**I’m truly hesitant in this regard. I do believe in the intractable nature of the human condition, and I think Dickinson does too, but I don’t want to discount hope or “the peace that passeth all understanding” as a necessary part of dealing with those things.

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Emily Bronte’s Hope

If Emily Dickinson had no real models for the revolutionary poetry she developed, she did have other poets she could look to. We know from her letters that one of them was Emily Bronte.

English author Emily Bronte and her two sisters Charlotte and Anne all wrote poetry and then novels, but Emily seems to have been the most avid poet of the trio. Starting in childhood Emily Bronte created along with her sister Anne a fantasy world they named Gondal in which they spun tales of adventure. At least some of Emily’s poetry was connected to that world, and so it’s possible that today’s hopeless piece titled “Hope”  is part of some fully imagined plot and isn’t autobiographical.

Emily Bronte

Emily Bronte. Plotting what to do to that useless hope when she’s uncaged?

 

One of America’s great contributions, an Afro-American contribution in large part, is The Blues. The Blues reaction to misfortune is almost inevitably to battle that misfortune in some way: to mock it, to hip others to it, to talk back to it and tell it that the speaker knows the score and may even settle that score with it some day. Most American Blues aren’t “woe is me, I’ve got it bad, and I’d rather be dead” it’s “I can tell you how much trouble I’ve encountered, but I’m still here.”

Emily Bronte is mocking too, but she’s mocking hope itself, not the unspecified troubles that have figuratively imprisoned the poem’s speaker. Hope is portrayed throughout as an external character, and that character is a pious creep, totally uninterested in easing the pain of the imprisoned speaker.

Still you have to hand it to Emily Bronte here. This is a rather impious poem from a preacher’s kid, even if it’s a character from her imagined world and this is only a momentary lament. Perhaps that’s part of what attracted Emily Dickinson to this fellow Emily. Dickinson is also a great mocker.

Does today’s Emily Bronte poem remind you of a well-known Emily Dickinson poem? Check back later this week and we’ll try to follow up on that—but until then, here’s today’s audio piece Emily Bronte’s “Hope.”  The player gadget is below. Full text of Bronte’s poem for those who would like to read along is here.

 

 

 

The Darkling Thrush

My teenaged son is proud of his mastery of modern youth slang and enjoys the idea that his parents and their generations will have no idea what such terms mean. This is of course part of the utility of language: it not only binds people together, it keeps them apart.*

No matter, new times and new experiences enjoy making fresh and untarnished words to describe them. Words must have their pleasures, even when we don’t quite understand everything someone is saying. Take Thomas Hardy, a man who wrote what may be one of the last poems written in the 19th Century, after he had spent 61 years in it. Published on or around New Year’s Eve in 1900, today’s piece is “The Darkling Thrush.”  In Hardy’s poem, as an old man looks at the changing of a year and century, we have the reverse of my son’s joy: old words from an old man.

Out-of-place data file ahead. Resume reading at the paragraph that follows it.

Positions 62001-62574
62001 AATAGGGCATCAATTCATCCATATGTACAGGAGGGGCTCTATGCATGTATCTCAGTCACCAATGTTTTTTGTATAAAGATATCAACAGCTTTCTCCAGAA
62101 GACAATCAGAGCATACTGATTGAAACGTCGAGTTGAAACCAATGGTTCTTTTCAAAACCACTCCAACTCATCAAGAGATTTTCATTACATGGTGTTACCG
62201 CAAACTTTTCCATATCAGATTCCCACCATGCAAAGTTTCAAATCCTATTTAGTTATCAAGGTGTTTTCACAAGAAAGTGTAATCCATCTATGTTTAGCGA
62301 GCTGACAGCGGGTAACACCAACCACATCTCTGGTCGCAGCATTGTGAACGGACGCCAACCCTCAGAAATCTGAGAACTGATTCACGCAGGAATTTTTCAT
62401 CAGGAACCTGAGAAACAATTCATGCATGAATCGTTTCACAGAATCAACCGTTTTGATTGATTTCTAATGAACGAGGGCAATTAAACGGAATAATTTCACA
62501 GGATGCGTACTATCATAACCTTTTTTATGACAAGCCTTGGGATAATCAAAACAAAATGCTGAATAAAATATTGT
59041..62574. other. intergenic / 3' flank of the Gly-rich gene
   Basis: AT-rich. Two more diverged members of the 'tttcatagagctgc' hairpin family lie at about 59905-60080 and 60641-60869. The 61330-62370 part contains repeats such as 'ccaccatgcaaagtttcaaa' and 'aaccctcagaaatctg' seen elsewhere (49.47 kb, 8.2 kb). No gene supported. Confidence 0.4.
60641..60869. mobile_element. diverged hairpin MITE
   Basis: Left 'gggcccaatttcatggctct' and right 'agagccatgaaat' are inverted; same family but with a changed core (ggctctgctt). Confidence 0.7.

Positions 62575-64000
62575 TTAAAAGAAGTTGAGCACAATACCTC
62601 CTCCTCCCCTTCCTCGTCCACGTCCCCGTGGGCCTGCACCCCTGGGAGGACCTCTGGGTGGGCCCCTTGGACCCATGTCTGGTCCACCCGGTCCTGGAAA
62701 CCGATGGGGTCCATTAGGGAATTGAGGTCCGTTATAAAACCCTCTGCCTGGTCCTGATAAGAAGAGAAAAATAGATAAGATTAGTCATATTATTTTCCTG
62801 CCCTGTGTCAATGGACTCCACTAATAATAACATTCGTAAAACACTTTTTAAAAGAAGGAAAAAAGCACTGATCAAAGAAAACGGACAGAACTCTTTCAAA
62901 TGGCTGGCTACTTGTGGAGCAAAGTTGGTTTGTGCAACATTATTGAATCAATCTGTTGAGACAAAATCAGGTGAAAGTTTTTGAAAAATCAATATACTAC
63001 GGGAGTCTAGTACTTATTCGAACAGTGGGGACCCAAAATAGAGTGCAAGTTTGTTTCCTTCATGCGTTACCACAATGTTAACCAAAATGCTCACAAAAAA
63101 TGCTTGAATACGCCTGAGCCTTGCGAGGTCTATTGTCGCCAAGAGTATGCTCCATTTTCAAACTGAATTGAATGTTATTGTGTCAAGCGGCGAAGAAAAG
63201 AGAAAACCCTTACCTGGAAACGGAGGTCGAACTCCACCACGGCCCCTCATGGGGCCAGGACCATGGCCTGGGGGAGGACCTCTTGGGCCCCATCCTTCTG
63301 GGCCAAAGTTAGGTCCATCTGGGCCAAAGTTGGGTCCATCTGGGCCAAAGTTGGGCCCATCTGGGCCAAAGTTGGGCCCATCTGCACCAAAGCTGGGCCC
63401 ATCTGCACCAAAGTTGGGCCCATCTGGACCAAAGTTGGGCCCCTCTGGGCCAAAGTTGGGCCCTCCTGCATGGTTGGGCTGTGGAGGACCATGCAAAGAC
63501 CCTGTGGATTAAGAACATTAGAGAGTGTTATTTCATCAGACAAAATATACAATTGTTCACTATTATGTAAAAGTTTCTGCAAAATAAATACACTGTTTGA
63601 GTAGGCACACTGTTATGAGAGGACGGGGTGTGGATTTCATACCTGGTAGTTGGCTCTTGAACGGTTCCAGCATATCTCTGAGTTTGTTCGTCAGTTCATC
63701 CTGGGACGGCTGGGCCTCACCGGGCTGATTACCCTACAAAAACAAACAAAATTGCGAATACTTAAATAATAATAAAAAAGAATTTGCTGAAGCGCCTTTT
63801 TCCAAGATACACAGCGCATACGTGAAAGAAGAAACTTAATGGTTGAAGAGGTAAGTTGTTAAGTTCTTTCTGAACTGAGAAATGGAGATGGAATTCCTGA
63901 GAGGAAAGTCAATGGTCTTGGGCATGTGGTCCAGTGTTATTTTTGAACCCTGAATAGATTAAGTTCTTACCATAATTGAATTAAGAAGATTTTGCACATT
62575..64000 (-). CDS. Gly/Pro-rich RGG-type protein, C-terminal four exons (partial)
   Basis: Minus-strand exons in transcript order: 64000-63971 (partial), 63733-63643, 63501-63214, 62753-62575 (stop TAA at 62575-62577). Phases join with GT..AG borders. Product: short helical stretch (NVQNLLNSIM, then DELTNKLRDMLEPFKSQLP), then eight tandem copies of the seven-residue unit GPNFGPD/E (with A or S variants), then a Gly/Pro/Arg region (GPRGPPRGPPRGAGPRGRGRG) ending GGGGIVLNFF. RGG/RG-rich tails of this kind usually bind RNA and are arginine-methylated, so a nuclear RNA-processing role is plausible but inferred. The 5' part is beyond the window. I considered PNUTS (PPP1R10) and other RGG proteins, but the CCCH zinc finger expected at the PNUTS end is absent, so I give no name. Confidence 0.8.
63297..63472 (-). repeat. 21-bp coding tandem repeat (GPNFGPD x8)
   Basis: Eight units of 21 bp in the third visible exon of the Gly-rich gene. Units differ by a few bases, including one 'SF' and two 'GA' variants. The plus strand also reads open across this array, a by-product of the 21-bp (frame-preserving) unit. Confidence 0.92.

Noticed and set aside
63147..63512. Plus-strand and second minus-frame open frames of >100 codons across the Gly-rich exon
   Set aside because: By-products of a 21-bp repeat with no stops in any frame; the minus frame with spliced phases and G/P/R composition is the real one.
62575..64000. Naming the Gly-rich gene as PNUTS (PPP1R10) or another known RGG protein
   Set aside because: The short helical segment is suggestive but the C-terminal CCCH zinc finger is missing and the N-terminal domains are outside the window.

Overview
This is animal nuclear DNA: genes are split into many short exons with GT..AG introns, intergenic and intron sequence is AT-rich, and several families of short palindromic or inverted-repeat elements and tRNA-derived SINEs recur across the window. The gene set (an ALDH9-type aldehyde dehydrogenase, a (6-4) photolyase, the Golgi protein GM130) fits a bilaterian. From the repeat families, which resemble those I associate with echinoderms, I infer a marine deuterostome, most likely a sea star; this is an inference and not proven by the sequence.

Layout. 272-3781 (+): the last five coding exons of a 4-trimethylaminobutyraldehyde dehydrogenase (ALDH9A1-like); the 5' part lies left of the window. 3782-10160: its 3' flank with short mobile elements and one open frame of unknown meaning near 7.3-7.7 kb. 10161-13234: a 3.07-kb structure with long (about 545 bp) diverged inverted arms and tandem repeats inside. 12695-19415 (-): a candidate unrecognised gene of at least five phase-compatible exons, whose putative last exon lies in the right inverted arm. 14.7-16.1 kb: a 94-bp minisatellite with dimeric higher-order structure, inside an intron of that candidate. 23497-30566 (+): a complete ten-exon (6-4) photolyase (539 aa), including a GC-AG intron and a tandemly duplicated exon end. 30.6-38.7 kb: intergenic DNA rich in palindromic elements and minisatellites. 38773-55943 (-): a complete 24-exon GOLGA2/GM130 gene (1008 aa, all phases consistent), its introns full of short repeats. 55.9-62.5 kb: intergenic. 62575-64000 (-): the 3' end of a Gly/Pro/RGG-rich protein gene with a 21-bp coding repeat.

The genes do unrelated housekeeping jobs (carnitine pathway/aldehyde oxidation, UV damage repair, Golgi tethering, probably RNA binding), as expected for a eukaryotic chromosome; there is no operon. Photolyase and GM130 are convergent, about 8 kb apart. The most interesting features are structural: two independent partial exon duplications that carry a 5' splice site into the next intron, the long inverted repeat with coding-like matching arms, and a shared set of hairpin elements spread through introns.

Thomas Hardy Moustache wax abuser
Careful with the moustache wax Tom, you’ll put someone’s eye out!

 

“Darkling”, “coppice”, “spectre”, “bine-stems”, “lyres”, “outleant”, “illimited”—we meet the first one in the title, the second five words in, the third at ten words. Even if I was to quiz educated Americans, I doubt most could define the majority of these words, and I’m unsure how much better modern British residents would do.**

Coppicing is a European method of managing tree growth, in which mature trees are cut off to allow fresh shoots to continually propagate. Spectre is more known now as a trademark applied to laptops and James Bond bad-guys, but is an English word for a spirit or ghost. Bines are not vines to the knowledgeable horticulturist (bines twist their main stem around things to tangle and climb, vines use special parts of branches to hitch themselves up). Lyres are not supporters of disreputable political movements, but a stringed harp. Illimited is just another, rarer, form of the word unlimited, and I think Hardy may have chosen it because it starts with a sick word, ill, but also puns on illuminated. The titled adjective, darkling is a handy way to say it’s occurring in the dark. Although it’s a little-used word, like illimited, the sound of it brings to mind something else, the smallness of the title bird, as in duckling,  and darkling’s sound also lets us see dusk rather than deep night, when we can still see the winter thicket Hardy sets his poem in.

But outleant is the real mystery word. A short web search finds no online dictionary definitions, no examples of its use other than in Hardy’s poem. A simple deconstruction of the word’s parts would make it, inverted, saying “leaning out.” And that’s what it probably means. There’s textural evidence as it ties back to the poem’s second word, “leant upon the gate” to the coppice. Yet, did Hardy intend to infer two other close words in this word’s sound? Out-lent, a sense that the haunted and dreary winter scene of the poem is owned by the old, dying century and is lent out only to the present? Depending on pronunciation of the printed word’s “ea,” it could conceivably be pronounced out-lent (and Hardy does rhyme it with “lament.”) Does he also want us to hear a closeness to outlearnt, and that the old century’s corpus of belief has been superseded (by newer scientific discoveries?) That would be consistent with Hardy’s beliefs.